With student body president and vice president elections kicking off next week, reaching out to voters is a critical part of this election cycle, no matter what the cost.
Beginning this year, the Election Rules Commission (ERC) voted to get rid of a $10,000 cap for candidates to use during campaigning. The ERC chose to remove the limit to prevent candidates from skewing the numbers in their budgets.
Matthew Diaz, a senior majoring in philosophy and political science, whose expenses so far total $3,688.49, has spent $2,704.43 on shirts. He also spent $556.82 on campaign sunglasses to give out, $167.71 on fliers and business cards, $100.86 on glow sticks and bought the domain TBM2011.com for $7.67.
“That is the cost as up to date as possible,” Diaz said. “But our donations came from Boardwalk … and my respective student organization affiliations.”
Diaz did not want to reveal the student organizations that donated to his campaign. However, he said he visited the Boardwalk at Morris Bridge apartments and arranged a sponsorship. Diaz’s flyers all have an ad for the apartment complex on the backside.
Diaz said the $188.49 spent over his budget came out of pocket.
Diaz, a former Activity & Service (A&S) Recommendation Committee chairman who helped allocate $10 million of A&S fees to things like the Marshall Student Center, Campus Recreation and Homecoming, said he did not recall what his campaign budget was last year, or if it was close to the recently removed cap.
“Furthermore, I do not recall what my budget was last year, however, as you can see,” he said. “Our tactics to date are flyers, T-shirts, Facebook and individual interaction.”
Candidate Jason Funes, a senior majoring in biomedical sciences and philosophy, said he feels that candidates spend too much money campaigning. He said that even if the funds are donated, the amount is still overwhelming.
“I think it is completely irresponsible and absurd to actually spend $10,000 in just the two to three weeks that we are allowed to campaign, even if the funds do come from donations,” Funes said.
Funes said his campaign focuses on remaining thrifty. He said services like photography, web design and T-shirt printing were provided to him
“I spent money on T-shirts, my buddy just ended up printing them for $220,” he said.
Funes also said that he paid $90 for a professional photography session and is still waiting to make agreements with four or five potential sponsors. Funes will soon be sponsored by Hoveround, printing their logo on shirts and fliers.
So far, without any sponsorship money, he’s spent less than $400.
“So far we are well below the $1,000 dollar mark on expenses and have spent as least as possible out of pocket,” he said.
Jason Prado, a junior majoring in business management, said he has also kept his spending under $1,000 before the week of elections.
“I would say we’ve spent less than $850, probably around $800,” Prado said. “I think it’s gotten to a point that, because of the size of the campus, it’s hard to reach out to every student.”
Prado said $500 was donated from Prado Enterprises and the remaining $300 to $350 were out of pocket. His campaign budget funded 150 T-shirts, A-frames commonly used to advertise Rush Week, chalk and the cost of a domain name for his campaign’s website. Out of all those costs, Prado said shirts were the most important.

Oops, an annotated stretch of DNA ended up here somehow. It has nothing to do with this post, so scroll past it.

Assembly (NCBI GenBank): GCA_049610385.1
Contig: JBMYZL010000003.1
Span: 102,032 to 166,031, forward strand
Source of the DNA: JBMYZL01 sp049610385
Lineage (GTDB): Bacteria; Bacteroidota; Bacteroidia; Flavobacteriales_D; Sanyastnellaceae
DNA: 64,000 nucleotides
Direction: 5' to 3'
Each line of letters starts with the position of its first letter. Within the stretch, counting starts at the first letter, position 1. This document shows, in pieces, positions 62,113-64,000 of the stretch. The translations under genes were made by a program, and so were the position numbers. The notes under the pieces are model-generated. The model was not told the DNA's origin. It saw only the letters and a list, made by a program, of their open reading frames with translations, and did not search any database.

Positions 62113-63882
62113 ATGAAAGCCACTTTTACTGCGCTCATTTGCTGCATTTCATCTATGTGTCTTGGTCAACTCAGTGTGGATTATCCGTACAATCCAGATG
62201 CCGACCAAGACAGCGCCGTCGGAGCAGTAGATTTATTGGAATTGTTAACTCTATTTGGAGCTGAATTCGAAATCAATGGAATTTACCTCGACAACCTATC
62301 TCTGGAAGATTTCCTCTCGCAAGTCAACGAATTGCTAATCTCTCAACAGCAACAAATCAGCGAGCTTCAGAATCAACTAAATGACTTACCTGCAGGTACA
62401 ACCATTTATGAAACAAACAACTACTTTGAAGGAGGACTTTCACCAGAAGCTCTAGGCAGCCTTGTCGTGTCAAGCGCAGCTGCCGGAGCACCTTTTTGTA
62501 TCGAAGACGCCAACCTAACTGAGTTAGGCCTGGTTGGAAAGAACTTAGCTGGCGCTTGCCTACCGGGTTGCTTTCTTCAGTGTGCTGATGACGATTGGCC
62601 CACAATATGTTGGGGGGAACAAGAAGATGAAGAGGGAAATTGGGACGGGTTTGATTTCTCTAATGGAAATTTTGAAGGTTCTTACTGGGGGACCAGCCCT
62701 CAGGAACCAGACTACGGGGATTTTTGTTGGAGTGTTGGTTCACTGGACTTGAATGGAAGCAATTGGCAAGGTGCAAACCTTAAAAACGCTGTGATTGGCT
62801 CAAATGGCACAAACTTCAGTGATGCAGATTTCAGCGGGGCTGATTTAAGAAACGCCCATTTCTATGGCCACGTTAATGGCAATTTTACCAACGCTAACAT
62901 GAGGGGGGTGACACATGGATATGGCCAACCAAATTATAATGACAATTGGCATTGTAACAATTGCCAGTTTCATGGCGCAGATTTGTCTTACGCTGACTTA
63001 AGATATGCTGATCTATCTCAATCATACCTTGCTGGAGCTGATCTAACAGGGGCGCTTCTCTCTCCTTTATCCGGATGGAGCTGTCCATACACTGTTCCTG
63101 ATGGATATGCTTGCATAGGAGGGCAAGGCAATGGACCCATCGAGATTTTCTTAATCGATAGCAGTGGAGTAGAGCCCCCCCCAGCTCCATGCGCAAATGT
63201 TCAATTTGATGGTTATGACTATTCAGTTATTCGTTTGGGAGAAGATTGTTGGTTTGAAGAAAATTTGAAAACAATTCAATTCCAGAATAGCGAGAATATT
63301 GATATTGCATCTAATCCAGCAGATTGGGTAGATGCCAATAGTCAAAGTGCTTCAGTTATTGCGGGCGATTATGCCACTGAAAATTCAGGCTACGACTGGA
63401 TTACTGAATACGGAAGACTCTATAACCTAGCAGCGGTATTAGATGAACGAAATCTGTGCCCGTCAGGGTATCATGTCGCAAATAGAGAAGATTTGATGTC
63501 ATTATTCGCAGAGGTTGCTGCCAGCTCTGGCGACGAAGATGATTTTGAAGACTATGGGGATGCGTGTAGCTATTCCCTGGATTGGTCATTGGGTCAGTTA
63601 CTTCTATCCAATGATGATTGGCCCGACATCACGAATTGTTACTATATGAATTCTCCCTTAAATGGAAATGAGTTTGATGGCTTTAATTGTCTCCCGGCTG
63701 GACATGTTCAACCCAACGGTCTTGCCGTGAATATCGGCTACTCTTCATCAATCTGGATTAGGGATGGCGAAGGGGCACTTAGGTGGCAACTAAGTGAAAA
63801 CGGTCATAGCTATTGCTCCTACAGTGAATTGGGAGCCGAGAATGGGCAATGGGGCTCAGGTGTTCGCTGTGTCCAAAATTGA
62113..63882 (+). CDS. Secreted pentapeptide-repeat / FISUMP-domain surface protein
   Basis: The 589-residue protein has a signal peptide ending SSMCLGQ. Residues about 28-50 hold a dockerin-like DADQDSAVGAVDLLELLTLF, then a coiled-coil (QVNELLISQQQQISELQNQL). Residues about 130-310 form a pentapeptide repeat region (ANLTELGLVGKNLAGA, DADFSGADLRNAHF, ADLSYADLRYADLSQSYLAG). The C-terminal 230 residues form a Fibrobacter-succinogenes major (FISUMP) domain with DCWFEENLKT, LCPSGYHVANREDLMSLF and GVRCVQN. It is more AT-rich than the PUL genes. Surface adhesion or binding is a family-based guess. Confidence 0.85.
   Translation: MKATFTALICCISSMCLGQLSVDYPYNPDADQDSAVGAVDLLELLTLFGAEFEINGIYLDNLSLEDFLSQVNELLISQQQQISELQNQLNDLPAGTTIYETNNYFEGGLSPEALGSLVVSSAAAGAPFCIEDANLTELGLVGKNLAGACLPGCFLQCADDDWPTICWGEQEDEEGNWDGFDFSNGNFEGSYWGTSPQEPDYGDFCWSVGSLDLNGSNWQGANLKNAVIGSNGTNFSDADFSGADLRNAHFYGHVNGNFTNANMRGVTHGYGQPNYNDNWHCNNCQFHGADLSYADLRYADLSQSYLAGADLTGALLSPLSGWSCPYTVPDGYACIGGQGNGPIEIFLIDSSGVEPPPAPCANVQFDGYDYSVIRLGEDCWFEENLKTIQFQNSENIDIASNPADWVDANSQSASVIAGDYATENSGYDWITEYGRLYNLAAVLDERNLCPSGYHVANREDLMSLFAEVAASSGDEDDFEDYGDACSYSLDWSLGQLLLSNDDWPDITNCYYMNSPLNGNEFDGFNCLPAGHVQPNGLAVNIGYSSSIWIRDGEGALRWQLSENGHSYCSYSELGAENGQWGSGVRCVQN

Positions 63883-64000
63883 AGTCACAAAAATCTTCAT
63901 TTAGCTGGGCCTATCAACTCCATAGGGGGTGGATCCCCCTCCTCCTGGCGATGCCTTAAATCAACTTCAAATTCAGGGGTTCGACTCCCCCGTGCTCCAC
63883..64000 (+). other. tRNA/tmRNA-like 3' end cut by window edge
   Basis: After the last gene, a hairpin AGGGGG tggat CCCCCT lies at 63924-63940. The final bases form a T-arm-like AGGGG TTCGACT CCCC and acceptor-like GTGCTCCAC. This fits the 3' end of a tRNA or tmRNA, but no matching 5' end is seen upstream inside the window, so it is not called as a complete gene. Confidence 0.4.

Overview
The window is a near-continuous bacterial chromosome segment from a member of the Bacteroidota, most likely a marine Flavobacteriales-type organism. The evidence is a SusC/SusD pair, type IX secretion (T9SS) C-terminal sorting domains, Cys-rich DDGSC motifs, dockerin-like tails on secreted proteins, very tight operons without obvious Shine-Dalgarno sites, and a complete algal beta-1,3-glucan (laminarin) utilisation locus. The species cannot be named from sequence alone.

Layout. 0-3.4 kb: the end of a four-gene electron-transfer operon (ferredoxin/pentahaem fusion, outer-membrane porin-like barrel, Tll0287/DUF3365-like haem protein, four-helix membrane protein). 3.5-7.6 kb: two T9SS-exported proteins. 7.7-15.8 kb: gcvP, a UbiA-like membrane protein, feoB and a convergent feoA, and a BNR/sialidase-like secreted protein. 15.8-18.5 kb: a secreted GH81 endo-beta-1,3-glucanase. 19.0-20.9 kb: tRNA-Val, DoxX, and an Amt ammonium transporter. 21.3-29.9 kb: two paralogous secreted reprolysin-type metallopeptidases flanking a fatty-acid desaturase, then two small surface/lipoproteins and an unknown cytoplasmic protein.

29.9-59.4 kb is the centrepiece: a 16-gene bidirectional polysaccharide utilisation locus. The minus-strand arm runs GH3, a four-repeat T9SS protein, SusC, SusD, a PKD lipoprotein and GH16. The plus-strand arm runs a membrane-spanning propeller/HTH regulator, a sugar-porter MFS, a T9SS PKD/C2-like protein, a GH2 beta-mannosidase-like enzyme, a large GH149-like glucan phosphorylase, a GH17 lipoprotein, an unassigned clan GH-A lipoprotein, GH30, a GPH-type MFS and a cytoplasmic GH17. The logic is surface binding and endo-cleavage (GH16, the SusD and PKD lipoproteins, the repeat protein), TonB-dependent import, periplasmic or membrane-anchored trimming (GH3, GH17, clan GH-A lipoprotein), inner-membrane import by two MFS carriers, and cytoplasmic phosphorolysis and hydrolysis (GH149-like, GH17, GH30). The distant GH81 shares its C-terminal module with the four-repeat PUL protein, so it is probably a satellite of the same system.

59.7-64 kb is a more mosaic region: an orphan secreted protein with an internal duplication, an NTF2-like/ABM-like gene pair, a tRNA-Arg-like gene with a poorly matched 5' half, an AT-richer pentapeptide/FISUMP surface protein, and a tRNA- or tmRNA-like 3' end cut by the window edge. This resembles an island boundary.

“I think shirts are important for the people who help out with the campaign,” Prado said. “I think it’s important to give those people some things. It’s also important to have shirts around because I consider them walking billboards.”
Prado said the shirts were given to him for free by Prado Enterprises, and that the company’s logo is on the back of the shirts.
“My uncle has been very supportive of everything I’ve done,” Prado said. “He’s also a USF alumnus.”
Melissa Leddy, a junior majoring in marketing and finance, said she will cover her budget costs out of pocket without any donations or sponsorship.
“Basically, for our budget we hope to keep (the budget cap) around $1,000,” she said. “We hope to be a low-budget campaign whose ideas are more effective than handing out T-shirts in hopes of persuading voters.”
Her brother and campaign manager Chris Leddy, a senior majoring in political science and history, said Melissa has spent approximately $600 so far.
“That includes things like chalk, sunglasses, things such as that,” Chris said. “I know she wants to stay around $1,000 just because sometimes there are miscellaneous expenses and you never know what to expect.”
Chris also said Melissa was not looking for sponsorship.
“Thus far I don’t think she sought out sponsorship besides family and friends,” Chris said. “It’s just really her campaign being funded so far by herself, (running mate) Christina (McLaughlin) and their families.”
Melissa said getting students aware of her ticket’s platform is “the most valuable aspect of (the) campaign and we cannot put a price on that.”
Melissa’s budget funds are her own, but she said that’s what’s best for her campaign.
“The money is out of pocket. In the time that we have allotted we feel that our time would be better utilized campaigning as opposed to soliciting for donations,” she said.
With her funding, the campaign will purchase sunglasses, flyers, candy and other small campaign souvenirs to hand out to students. Her ticket prefers giving out inexpensive items to voters.
“We feel that our platform is more important than a culture of materialism that is used to buy votes,” Melissa said.
The next and final debate between tickets will be held on Wednesday at 7 p.m. in the Marshall Student Center Oval Theater.